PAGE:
Friday, January 4, 2013

The Right to Yield Your Ground

If I could abolish one word, it would be the noun “right.” As in Bill of Rights. Right to life. Right to privacy. Gun rights. Reproductive rights. Calling something a right is too absolute. A right is non-negotiable. We don’t like it when someone tries to take one away. It’s hard to even talk about it.

All rights share the road with other rights. We have the right to free speech, but not to yell “Fire!” in a crowded theatre. I had a law professor who put it this way: there are no rights, only interests. When individual interests conflict with each other or with broader societal interests, someone has to weight each in the balance.

That job has largely fallen to the Supreme Court. On their scale, an individual “fundamental right” is outweighed only by a “compelling state interest.” Sometimes it seems that a faction on the Court has its thumb on one side or another of the scale, but overall I think the Justices do a better job than many of us at recognizing the legitimacy of competing interests.

Outside the courtroom, in social and political discourse, too often our arguments sound like this:

“I want an abortion.”  
“That’s murder.”
“You’re not the one who has to raise the unwanted child.”
“Murder is murder.”

Or this:

“I want to marry my same-sex partner.”
“That’s just wrong.”

I own a shotgun. I used to shoot skeet and the occasional dove. I’m giving the gun away. After Newtown, I just don’t want it around anymore. I was raised in the south on hamburger and bacon. I took that kind of food for granted. Now, though, when I think about how animals are raised to support those food choices--pigs and calves spending their entire lives in crates--my interest in eating ham and veal doesn’t seem so compelling.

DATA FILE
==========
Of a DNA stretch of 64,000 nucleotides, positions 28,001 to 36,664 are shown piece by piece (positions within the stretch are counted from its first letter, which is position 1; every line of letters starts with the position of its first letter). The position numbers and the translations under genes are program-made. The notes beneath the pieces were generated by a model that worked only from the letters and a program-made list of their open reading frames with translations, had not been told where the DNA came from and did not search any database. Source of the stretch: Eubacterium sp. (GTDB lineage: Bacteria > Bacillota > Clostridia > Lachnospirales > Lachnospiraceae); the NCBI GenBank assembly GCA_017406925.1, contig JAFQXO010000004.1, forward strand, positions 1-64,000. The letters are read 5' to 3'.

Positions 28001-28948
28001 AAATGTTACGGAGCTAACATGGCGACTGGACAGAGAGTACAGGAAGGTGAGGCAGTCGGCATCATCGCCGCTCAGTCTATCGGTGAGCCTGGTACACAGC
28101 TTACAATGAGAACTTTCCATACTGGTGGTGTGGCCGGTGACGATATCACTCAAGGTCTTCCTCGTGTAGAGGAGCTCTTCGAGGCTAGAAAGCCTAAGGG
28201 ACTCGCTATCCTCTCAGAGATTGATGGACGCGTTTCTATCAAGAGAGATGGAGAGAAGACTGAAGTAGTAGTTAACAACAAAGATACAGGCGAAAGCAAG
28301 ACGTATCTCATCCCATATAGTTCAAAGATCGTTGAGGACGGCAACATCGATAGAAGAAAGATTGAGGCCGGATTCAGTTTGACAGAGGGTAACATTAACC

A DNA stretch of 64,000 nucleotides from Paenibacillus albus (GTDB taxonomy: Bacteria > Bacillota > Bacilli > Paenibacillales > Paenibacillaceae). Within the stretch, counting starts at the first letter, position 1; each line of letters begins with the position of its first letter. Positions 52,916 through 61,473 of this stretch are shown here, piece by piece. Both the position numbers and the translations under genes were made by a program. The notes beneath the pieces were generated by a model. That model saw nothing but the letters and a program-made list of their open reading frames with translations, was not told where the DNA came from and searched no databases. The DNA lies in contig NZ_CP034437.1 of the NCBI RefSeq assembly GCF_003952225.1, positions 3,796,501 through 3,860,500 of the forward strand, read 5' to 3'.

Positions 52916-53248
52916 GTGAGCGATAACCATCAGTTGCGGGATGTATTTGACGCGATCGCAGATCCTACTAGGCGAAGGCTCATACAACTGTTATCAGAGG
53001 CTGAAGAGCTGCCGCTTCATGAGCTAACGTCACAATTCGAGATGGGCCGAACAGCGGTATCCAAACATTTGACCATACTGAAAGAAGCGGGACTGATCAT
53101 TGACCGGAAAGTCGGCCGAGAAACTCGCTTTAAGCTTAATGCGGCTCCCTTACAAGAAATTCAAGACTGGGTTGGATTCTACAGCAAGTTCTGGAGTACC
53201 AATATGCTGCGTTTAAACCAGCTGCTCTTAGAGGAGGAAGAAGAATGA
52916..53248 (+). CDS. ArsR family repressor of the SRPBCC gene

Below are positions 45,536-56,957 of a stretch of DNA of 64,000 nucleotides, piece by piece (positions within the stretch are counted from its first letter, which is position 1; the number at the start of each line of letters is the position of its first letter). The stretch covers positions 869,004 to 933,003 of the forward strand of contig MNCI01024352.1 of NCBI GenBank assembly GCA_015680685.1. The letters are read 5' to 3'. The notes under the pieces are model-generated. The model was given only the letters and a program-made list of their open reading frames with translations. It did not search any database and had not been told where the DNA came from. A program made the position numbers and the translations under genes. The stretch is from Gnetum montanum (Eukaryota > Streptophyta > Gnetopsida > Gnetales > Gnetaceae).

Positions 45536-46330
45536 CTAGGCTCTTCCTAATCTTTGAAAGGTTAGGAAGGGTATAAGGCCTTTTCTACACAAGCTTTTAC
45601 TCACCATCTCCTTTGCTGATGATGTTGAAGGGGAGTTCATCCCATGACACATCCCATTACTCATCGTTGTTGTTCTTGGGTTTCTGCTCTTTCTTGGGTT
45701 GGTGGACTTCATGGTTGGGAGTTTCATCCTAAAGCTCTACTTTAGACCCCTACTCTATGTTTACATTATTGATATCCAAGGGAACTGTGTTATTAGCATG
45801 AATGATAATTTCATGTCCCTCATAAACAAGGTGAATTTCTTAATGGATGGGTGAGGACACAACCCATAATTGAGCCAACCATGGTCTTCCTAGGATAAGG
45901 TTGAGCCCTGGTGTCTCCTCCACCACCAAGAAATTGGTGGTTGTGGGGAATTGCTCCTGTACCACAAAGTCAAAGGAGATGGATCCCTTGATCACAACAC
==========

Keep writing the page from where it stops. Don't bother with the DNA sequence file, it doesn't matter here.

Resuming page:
My metamorphosis on these and other issues has been gradual and organic. No one has pushed me. But sometimes events bump up hard against us. When that happens before we’re ready, we’re likely to dig in. Fearing that if we don’t stand our ground we might lose a way of life we cherish, we stop making an effort to understand the other guy’s point of view.

I love religious freedom, not least because implied in that term is freedom from religion. I don’t have to abide by another’s beliefs. The Obamacare contraception controversy is a good example of “rights” being swung like cudgels. Some business owners say it offends their religious beliefs to provide health-care coverage for abortions. What if they were Christian Scientists who didn’t believe in medical care at all? Could they refuse all health coverage for their employees?

The things we call rights are like coats. They keep us warm. They protect us from all but the most extraordinary conditions. They are not swords. They are not meant to slay heathens. It has been a long time since infidels were burned at the stake, but in many debates over things like abortion and gay marriage we are no less intolerant. It seems to me we have more to fear from becoming the kind of people who turn away from empathy than we have to fear from two men who want to live peacefully together or a pregnant teen who isn’t ready to be a mother.


  1. You make a lot of good points Mac, but you're examples of our intolerance; gay marriage and abortion, ignore our progress (enlightenment!) on those two fronts. Most of us are not only tolerant, we couldn't care less. And the ones who hold a negative opinion, well, that's their right.

  2. The things we call rights are like coats. They keep us warm. They protect us from all but the most extraordinary conditions. They are not swords. They are not meant to slay heathens.

    Love this.

  3. Don't think we need to quit using the word "rights", but we should be more thoughtful about when to assert them.
    Was your title 'A right to yield your ground' an intentional oxymoron?

  4. Nice work Mac. Enjoying your weekly political blogs.